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26
1 years

Pivot Chief Bristles at Comparisons to Al Gore's Current

“The difference between Pivot and Current is the difference between a grape and a watermelon,” Pivot president Evan Shapiro said during a press tour on Friday.

Evan Shapiro Headshot - H 2012
Evan Shapiro

Don’t tell Evan Shapiro his new network is anything like Al Gore’s short-lived Current TV.

“The difference between Pivot and Current is the difference between a grape and a watermelon,” the forthcoming channel’s president said during an appearance at the Television Critics Association’s summer press tour on Friday. Shapiro, who was recruited from IFC/Sundance, was on hand with a collection of Pivot talent to plug the younger-skewing network, which will launch Aug. 1.

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Though Shapiro seems to bristle at the comparison, Pivot, like Current, has a mission to "entertain and inspire activism." To hear him tell it, though, his network is prepared to go about courting the elusive 18-34 demo in a decidedly different manner. Pivot, part of Jeff Skoll’s Participant Media, has already ordered some 300 hours of original programming, which will include a wider array of genres, from comedy, reality shows and documentaries to a music variety show and an irreverent, interactive nightly news program. “It’s a completely different approach to television,” he said of what he defines as a general entertainment network. (In a previous interview with The Hollywood Reporter, Shapiro suggested that Current’s news and user-generated content was more “broccoli with bran muffins.”)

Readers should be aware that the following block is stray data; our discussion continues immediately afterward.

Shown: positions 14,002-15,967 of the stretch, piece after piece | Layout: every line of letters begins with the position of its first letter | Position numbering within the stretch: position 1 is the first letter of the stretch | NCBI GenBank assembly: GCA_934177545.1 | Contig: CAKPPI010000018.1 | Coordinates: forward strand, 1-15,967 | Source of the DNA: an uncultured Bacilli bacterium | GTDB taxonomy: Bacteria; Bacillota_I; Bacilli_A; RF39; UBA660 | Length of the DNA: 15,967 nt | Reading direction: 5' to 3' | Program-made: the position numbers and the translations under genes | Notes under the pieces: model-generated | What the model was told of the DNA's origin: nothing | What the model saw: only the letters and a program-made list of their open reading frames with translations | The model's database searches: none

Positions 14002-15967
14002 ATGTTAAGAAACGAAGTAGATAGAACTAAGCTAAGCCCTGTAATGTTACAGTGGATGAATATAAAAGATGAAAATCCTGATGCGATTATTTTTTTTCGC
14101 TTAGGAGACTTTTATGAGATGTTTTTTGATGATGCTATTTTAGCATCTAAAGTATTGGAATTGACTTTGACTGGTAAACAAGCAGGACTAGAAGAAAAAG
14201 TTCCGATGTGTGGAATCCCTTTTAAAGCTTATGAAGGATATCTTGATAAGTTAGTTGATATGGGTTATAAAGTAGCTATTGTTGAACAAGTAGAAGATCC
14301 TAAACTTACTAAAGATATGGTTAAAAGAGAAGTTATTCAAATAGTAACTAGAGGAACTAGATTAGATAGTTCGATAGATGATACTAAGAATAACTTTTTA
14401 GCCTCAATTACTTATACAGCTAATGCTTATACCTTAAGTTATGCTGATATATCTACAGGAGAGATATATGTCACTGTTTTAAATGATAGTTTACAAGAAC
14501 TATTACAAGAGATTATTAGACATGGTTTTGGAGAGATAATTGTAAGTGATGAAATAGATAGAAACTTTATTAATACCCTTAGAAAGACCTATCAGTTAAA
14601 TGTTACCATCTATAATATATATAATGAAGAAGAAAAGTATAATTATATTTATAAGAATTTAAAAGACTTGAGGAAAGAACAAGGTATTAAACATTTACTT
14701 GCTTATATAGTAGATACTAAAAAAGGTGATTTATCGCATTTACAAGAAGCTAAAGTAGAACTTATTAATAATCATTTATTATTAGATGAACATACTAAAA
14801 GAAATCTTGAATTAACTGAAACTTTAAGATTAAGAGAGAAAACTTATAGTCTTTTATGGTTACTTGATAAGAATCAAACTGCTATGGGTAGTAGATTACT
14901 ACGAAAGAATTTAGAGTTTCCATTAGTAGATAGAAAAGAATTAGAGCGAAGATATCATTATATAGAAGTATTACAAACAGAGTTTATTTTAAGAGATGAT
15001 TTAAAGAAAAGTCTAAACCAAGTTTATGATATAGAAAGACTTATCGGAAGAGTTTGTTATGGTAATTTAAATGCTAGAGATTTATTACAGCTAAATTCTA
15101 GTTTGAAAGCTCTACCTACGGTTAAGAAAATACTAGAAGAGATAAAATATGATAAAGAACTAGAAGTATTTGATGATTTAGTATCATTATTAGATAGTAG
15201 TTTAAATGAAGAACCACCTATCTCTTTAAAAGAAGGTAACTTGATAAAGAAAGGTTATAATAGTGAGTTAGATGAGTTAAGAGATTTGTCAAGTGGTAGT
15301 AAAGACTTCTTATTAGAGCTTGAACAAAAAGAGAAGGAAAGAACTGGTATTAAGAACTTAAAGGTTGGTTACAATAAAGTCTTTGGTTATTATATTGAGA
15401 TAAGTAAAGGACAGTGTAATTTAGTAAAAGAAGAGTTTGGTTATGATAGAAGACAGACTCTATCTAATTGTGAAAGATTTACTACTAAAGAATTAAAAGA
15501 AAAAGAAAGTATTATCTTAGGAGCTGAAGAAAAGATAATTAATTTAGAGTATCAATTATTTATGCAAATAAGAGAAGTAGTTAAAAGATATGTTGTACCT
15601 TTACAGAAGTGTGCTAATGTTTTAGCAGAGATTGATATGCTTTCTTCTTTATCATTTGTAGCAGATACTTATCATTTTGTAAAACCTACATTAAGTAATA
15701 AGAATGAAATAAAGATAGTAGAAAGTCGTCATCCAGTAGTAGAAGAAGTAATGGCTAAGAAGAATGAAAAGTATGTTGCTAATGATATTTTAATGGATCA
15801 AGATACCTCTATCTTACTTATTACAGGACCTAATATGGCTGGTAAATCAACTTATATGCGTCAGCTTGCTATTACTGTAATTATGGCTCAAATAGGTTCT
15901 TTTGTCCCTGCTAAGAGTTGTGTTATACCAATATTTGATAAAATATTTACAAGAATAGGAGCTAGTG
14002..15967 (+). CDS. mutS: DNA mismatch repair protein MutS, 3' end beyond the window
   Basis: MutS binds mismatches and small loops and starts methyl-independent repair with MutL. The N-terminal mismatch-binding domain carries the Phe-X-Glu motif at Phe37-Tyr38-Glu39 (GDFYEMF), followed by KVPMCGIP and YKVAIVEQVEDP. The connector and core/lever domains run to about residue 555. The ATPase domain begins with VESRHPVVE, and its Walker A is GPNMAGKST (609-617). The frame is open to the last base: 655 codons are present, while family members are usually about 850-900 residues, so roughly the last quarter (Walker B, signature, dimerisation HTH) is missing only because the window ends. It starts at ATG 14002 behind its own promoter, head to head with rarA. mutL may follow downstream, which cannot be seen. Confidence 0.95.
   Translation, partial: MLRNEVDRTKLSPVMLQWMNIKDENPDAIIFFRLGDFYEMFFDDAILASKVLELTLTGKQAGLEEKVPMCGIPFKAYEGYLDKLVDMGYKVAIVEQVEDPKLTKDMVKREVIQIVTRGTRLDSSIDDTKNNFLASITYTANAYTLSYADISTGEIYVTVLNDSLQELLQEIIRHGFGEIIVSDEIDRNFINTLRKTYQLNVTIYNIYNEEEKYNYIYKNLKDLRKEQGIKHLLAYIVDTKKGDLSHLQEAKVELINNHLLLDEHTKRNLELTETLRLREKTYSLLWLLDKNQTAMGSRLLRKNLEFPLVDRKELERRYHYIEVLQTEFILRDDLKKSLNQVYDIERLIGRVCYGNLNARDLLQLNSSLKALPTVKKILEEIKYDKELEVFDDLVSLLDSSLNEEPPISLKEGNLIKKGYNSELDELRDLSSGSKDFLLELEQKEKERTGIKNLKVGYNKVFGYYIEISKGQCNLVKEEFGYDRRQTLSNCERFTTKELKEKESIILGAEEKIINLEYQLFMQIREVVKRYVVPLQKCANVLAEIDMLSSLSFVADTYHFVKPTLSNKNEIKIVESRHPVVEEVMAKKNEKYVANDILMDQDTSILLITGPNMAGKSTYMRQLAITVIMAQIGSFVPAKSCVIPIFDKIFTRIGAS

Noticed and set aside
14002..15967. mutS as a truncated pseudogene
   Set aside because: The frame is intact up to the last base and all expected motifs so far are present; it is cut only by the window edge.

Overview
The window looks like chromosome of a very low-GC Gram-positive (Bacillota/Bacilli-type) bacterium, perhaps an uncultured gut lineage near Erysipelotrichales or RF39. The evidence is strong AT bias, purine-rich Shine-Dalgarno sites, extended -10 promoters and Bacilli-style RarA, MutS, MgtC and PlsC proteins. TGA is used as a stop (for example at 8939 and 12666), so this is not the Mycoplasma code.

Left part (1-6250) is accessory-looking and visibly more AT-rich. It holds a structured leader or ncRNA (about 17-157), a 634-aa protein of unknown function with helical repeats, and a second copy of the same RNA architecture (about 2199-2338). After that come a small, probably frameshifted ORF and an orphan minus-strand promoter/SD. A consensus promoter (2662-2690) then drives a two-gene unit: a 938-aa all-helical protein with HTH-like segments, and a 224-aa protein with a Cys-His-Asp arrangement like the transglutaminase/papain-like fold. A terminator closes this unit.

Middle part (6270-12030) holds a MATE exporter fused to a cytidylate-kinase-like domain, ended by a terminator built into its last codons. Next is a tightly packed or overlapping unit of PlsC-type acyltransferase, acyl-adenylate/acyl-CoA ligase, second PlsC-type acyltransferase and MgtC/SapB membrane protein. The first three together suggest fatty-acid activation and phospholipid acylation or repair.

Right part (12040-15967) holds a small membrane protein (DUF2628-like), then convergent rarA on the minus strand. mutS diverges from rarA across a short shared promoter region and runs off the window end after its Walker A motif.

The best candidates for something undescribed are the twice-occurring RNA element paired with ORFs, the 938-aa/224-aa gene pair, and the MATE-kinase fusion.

But it was Meghan McCain, star of what the exec billed as “a very f---ed up, weird reality talk show,” who made perhaps the most convincing argument for the differences between the two networks: “Current never would have hired me. I’m a Republican,” she said, noting that this is a network that she believes her father, Senator John McCain, could watch and enjoy, despite the fact that he is well outside the target audience. (According to McCain, he didn’t love it when she was on MSNBC.) In the outspoken blogger’s eyes, Pivot has an opportunity to fill a void that was filled by MTV when she was growing up. "I came to Pivot because I think there needs to be some kind of middle ground between the Kardashians and C-SPAN,” she said.

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Among the other talent joining Shapiro, as he peddled Pivot, was Joseph Gordon-Levitt, who is set to launch a variety show called HitRECord. Pressed on why he took his project to a not-yet-proven channel, the actor said that Pivot was “tapping into the changes that are happening,” noting how this generation is not okay with the media being a monologue. “Do you know any young people who just want to sit there and be quiet?” he asked rhetorically.

That desire for interactivity is the goal behind a news program like TakePart Live, co-hosted by Jacob Soboroff and Cara Santa Maria. “You’re going to be able to take part,” said Soboroff, who suggested that he and his co-host will be going after people and topics on either side of the aisle who are doing things that are "harmful" to the millennial generation and will offer ways for viewers to get involved. If viewers are interested in drones, for instance, the show will tell them who to talk to and have some of those people on the air. "People now more than ever want to get engaged," he added. "They want to get involved, and they want to see change that they have affected themselves."